Uranium mining in the Southwest: Dealing with its half-life and its role in Leslie Marmon Silko's 'Ceremony'


Seminar Paper, 2004

12 Pages, Grade: 1,0 (A)


Excerpt

Table of Contents

1. Introduction

2.1 Uranium
2.2 Environmental and Health Risks
2.3 Cultural Effects

3. Ceremony

4. Conclusion

5. Bibliography

1. Introduction

“It is difficult to avoid the conclusion that much of the human cost of North American uranium production has been born, unwittingly and mostly unwillingly, by indigenous peoples” (Four Directions Council, 1987, 2).

This statement given in a report by the UN Commission on Human Rights reveals the problems and the negative side effects during the uranium milling process and the aftermaths on the indigenous tribes in the American Southwest. But what is the reason for this situation and what makes uranium mining so dangerous and causes one of the most dangerous decay products known to humans? This paper tries to answer these questions and the effects on the Laguna Pueblo people, dealing in particular with environmental and health risks. I will also attempt to compare the alleged benefits for the Laguna Indians and the long term effects of uranium and its half-life. Furthermore, I will point out the important role of uranium in Leslie Marmon Silko’s Ceremony and its power in the ceremonial process and Tayo’s healing. This healing process and the final understanding of the ceremony pattern are also connected to the Pueblo’s attempt to deal with the remains of the uranium mining age. Trying to clarify this entanglement will conclude this paper.

2.1 Uranium Mining

All uranium ends up as either nuclear weapons or highly radioactive waste from nuclear reactors. That's the destiny of all the uranium that's mined” (Edwards, 1992). Until 1970 uranium mining in the United States was for military purposes exclusively. Ten percent of American uranium reserves are found on Indian reservation lands and the largest deposit near Grants, New Mexico, lies partly under Navajo, Acoma and Laguna reservation land. Mining started in the Laguna region in 1950 and by 1980, half of the uranium produced in the United States was mined on Indian reservations, with the State of New Mexico contributing 50 percent. This relation shows that Indian tribes had to suffer in relation to other uranium sites proportionally higher under milling conditions due to the fact that in their territory a lot more uranium was mined. The most common health risk for uranium miners is breathing radon gas. It’s the only gas that occurs in the uranium decay series and is followed by extremely hazardous radon daughters due to its short half-life. Those Uranium decay products are among the most toxic materials know to science because of their alpha emitters which are 20 times more damaging inside the human body than beta and gamma emitters.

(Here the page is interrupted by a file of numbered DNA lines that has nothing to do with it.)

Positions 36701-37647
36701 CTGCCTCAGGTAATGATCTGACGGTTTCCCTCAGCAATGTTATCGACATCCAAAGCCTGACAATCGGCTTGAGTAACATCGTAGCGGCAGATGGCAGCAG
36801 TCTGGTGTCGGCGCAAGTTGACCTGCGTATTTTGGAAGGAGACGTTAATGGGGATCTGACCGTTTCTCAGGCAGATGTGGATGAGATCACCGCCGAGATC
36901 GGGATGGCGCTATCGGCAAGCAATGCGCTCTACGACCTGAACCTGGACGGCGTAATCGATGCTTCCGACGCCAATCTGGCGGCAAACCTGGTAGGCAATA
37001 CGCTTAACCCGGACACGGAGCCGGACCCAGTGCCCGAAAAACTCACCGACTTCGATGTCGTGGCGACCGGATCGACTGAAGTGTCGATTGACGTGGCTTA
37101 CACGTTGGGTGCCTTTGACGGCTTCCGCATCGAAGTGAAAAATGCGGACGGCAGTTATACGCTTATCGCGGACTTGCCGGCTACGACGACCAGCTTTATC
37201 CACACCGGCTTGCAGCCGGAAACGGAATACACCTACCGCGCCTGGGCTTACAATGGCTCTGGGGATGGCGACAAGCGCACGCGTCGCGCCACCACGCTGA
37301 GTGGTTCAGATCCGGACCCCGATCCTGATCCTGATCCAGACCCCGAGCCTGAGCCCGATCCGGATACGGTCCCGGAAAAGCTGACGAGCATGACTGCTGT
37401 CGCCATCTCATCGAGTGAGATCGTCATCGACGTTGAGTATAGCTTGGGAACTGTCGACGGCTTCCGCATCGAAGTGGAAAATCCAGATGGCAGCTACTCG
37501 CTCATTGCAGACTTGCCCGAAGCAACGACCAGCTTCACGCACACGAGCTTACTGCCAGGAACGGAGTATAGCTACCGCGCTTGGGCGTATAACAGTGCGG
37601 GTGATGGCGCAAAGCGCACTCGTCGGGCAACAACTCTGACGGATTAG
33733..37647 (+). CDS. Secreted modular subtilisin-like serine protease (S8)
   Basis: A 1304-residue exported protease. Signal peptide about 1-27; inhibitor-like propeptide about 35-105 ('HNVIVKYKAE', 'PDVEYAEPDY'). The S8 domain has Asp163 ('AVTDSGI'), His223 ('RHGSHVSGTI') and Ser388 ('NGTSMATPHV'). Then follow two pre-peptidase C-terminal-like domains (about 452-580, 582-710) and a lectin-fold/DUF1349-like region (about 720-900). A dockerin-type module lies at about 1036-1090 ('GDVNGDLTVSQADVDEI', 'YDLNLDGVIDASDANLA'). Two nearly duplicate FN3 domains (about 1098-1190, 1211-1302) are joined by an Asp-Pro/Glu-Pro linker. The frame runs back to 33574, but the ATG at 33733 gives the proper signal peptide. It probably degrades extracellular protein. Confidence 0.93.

As the radon atoms disintegrate, they produce other radioactive substances. And so, in fact, you have a multiplication of new radioactive materials which weren't there to begin with. This is one of the things the scientists overlooked. So that when the miners go into a mine where the radon has been collecting for several hours, it's five times as radioactive as radon in the laboratory. And those other substances -- the radon daughters -- are extremely dangerous. (Edwards, 1992.)

2.2 Environmental and Health Risks

Uranium mining techniques can be divided broadly into the open cast and the underground mining. As soon as mining activity starts, land surface is radically disturbed and therefore natural balance is changed forever by test drill sites, drilling and blasting. The method of underground mining created large caverns in the earth and therefore causes great danger of a possible collapse and consequentially great damage to the earth’s surface. Mining inevitably goes hand in hand with the production of wastes which have disastrous effects on the surrounding environment. During the milling process the ore is crushed into fine sand in a mill and is mixed with large amounts of water chemicals. Thereby the natural containment which isolated the uranium deposits from oxygen and water for millions of years is destroyed, allowing water and air to carry contamination throughout the environment. Large volumes of waste are produced in the milling process over a short period of time, because there is only half a kilogram of uranium in one ton of uranium ore. This marketable product uranium is generally referred to as yellowcake. But 85 percent of the total radioactivity from the original ore remains as solid waste and is called tailings. If this highly radioactive sand is left on the surface and allowed to dry out, it can be blown by the wind ,deposited on far away vegetation or it can wash into rivers and lakes, contaminating them. So how long does it take for this type of radioactivity to disappear and representing no threat anymore? Dr. Gordon Edwards presented this scientific evidence at the World Uranium Hearing in Salzburg in 1992: